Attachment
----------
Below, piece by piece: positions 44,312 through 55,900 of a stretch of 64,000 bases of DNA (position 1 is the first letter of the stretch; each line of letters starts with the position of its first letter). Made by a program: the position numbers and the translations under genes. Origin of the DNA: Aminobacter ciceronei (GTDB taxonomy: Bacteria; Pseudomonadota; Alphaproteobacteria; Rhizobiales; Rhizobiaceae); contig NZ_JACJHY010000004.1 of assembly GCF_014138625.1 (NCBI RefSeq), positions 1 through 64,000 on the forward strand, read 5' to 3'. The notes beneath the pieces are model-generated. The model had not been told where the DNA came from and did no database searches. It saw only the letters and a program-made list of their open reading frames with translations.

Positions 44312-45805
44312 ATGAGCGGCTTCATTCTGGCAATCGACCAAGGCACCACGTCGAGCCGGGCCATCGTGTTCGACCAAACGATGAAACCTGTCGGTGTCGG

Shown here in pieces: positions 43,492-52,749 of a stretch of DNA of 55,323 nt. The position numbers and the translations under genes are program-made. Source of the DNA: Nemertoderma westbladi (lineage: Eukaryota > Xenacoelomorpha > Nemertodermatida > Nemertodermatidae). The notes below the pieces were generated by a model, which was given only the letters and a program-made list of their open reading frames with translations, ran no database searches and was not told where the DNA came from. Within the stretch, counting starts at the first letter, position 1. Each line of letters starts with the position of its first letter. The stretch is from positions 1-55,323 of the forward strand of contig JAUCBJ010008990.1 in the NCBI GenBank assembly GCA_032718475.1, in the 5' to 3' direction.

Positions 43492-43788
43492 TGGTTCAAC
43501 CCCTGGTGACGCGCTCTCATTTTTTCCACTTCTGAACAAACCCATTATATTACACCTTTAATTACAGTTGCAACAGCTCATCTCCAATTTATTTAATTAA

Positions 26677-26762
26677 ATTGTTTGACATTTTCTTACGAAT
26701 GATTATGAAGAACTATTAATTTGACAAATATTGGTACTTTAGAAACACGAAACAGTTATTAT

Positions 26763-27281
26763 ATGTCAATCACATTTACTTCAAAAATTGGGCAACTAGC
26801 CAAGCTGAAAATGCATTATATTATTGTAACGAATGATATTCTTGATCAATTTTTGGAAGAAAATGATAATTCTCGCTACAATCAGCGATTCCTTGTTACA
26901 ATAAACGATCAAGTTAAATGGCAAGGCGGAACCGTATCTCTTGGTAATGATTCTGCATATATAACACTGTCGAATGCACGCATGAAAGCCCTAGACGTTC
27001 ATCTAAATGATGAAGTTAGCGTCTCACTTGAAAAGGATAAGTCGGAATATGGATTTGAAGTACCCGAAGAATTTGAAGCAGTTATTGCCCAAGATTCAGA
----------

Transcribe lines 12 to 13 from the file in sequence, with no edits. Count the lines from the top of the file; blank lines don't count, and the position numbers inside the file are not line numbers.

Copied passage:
26763 ATGTCAATCACATTTACTTCAAAAATTGGGCAACTAGC
26801 CAAGCTGAAAATGCATTATATTATTGTAACGAATGATATTCTTGATCAATTTTTGGAAGAAAATGATAATTCTCGCTACAATCAGCGATTCCTTGTTACA